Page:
US Navy warships just challenged China with a South China Sea sail-by operation, and Beijing is furious

news
U.S. Navy guided-missile destroyers and guided-missile cruisers. (U.S. Navy/Lt.j.g. Caleb Swigart)

The U.S. Navy sent two guided-missile destroyers to challenge China in the South China Sea, and Beijing is outraged.

The Arleigh Burke-class destroyers — USS Spruance and USS Preble — conducted a freedom-of-navigation operation Monday, sailing within 12 nautical miles of Chinese outposts in the contested Spratly Islands.


The purpose was to "challenge excessive maritime claims and preserve access to the waterways," as well as to show that the US "will fly, sail, and operate wherever international law allows," Cmdr. Clay Doss, a U.S. Navy 7th Fleet spokesman, told CNN.

Beijing sharply criticized the operation. Foreign Ministry spokeswoman Hua Chunying said the U.S. entered Chinese waters without permission and engaged in provocations that threaten China's sovereignty, Reuters reported.

China's claims to the South China Sea were largely discredited by an international arbitration tribunal three years ago. Beijing rejected the ruling and the authority of the tribunal.

The Chinese military has since bolstered China's military presence in the region through the deployment of surface-to-air missiles, anti-ship missiles, jamming technology, and other defense systems to Chinese-occupied territories in the region.

Monday's sail-by is the second U.S. freedom-of-navigation operation in the South China Sea this year. In January, the destroyer USS McCampbell sailed challenged China's claims to the Paracel Islands.

China accused the US of trespassing, and Chinese media announced that it had deployed "far-reaching anti-ship ballistic missiles" (the DF-26) "capable of targeting medium and large ships."

The U.S. has also sailed warships through the Taiwan Strait, drawing Beijing's ire.

During a South China Sea freedom-of-navigation operation in September, a Chinese destroyer challenged a U.S. vessel to a showdown, forcing the U.S. Navy ship off course and risking a potentially deadly collision.

The Chinese foreign ministry said that the People's Liberation Army Navy sent vessels to track the U.S. warships sailing near the Spratlys and warn them to leave the area.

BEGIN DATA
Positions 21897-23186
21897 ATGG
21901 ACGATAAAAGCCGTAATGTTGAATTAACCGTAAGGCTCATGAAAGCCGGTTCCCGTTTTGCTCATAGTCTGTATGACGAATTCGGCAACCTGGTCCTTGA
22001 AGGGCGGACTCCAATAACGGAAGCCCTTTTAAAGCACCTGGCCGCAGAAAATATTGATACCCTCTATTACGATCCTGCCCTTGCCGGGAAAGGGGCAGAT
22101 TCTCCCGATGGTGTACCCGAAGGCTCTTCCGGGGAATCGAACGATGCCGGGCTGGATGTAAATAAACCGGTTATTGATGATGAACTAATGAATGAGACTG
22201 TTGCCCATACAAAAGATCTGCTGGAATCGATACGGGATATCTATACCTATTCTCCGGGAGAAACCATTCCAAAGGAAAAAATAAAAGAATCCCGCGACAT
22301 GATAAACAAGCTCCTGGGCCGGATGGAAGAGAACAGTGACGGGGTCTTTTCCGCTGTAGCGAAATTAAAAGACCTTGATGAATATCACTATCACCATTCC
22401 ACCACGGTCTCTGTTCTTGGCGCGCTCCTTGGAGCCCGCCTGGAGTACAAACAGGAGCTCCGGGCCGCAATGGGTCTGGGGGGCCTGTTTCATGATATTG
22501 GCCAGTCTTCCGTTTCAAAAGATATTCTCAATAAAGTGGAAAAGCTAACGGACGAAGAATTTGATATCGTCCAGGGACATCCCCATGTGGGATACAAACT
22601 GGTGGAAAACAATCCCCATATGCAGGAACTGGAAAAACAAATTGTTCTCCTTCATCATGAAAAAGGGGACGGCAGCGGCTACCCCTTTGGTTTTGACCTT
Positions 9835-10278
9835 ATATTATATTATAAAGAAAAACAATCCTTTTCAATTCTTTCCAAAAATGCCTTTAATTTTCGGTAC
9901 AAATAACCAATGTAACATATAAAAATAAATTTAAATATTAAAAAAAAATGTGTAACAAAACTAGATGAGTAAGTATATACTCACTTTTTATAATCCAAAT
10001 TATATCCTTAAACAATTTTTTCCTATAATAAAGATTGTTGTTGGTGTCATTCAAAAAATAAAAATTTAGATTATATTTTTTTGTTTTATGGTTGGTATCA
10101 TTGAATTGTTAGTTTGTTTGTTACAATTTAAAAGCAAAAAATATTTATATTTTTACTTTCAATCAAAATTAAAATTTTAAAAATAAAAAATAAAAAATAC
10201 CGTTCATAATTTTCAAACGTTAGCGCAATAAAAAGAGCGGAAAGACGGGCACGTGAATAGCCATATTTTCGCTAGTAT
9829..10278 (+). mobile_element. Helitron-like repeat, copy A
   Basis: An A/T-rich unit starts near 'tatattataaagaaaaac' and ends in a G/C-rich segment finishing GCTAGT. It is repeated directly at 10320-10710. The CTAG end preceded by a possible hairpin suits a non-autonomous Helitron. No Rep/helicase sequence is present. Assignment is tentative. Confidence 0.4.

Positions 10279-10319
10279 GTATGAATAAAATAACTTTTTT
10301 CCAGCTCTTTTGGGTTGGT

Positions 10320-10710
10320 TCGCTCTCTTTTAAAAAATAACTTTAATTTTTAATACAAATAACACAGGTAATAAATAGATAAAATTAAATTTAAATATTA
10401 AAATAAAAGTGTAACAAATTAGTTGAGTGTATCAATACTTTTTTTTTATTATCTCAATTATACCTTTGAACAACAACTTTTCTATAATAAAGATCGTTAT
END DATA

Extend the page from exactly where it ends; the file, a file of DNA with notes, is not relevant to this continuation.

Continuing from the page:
The US Navy, however, has stressed that it's not going anywhere. "We've got big interests there, so we're going to remain there," Admiral John Richardson, Chief of Naval Operations, said recently.

Rea more from Business Insider:

SEE ALSO: China Swallowed Islands In The South China Sea. Now It Wants To Eat Djibouti Like Groceries

WATCH NEXT: FONOPs Are Not Fun Ops

Guided-missile destroyer USS Stethem (DDG 63) Sailors participate in a memorial for the shipÕs namesake, Robert D. Stethem. Navy diver, Steelworker 2nd Class Robert Stethem, who was returning from an assignment in the Middle East, when he was taken hostage aboard TWA 847 commercial airliner. The flight was hijacked by terrorists, and Stethem was shot to death after being tortured by the terrorists on June 15, 1985. (U.S. Navy photo by Ensign Danny Ewing Jr.)

ATHENS (Reuters) - Greek police have arrested a 65-year-old Lebanese man suspected of involvement in the 1985 hijacking of a Trans World Airlines (TWA) plane in which a U.S. navy diver was killed.

A Greek police official said on Saturday the suspect had disembarked from a cruise ship on the island of Mykonos on Thursday and that his name came up as being wanted by German authorities.

Read More Show Less

The last time the world saw Marine veteran Austin Tice, he had been taken prisoner by armed men. It was unclear whether his captors were jihadists or allies of Syrian dictator Bashar al Assad who were disguised as Islamic radicals.

Blindfolded and nearly out of breath, Tice spoke in Arabic before breaking into English:"Oh Jesus. Oh Jesus."

That was from a video posted on YouTube on Sept. 26, 2012, several weeks after Tice went missing near Damascus, Syria, while working as a freelance journalist for McClatchy and the Washington Post.

Now that Tice has been held in captivity for more than seven years, reporters who have regular access to President Donald Trump need to start asking him how he is going to bring Tice home.

Read More Show Less

SAN DIEGO — John Timothy Earnest didn't hide his smirks as he sat in a San Diego courtroom on Thursday, watching surveillance video of Lori Gilbert-Kaye being shot down inside the lobby of a Poway synagogue.

Earnest also smiled as a synagogue congregant testified about running toward the shooter, screaming "I'm going to kill you!" and seeing the gunman "with a look of astonishment or fear" turn and run.

Earnest, 20, is facing one count of murder and three counts of attempted murder in the shootings at Chabad of Poway on April 27. He also faces an arson charge related to an Escondido mosque fire in March, when several people who were sleeping inside escaped unharmed.

Read More Show Less

Sometimes a joke just doesn't work.

For example, the Defense Visual Information Distribution Service tweeted and subsequently deleted a Gilbert Gottfried-esque misfire about the "Storm Area 51" movement.

On Friday DVIDSHUB tweeted a picture of a B-2 bomber on the flight line with a formation of airmen in front of it along with the caption: "The last thing #Millenials will see if they attempt the #area51raid today."

Read More Show Less

ISTANBUL (Reuters) - Turkey is ready to act on its southern border with Syria, President Tayyip Erdogan said, after warning that it could take unilateral steps if the U.S. does not establish a "safe zone" in northeast Syria this month.

"Our preparations along our borders are complete," Erdogan told reporters in Istanbul on Saturday before departing to attend a U.N. General Assembly meeting.

Read More Show Less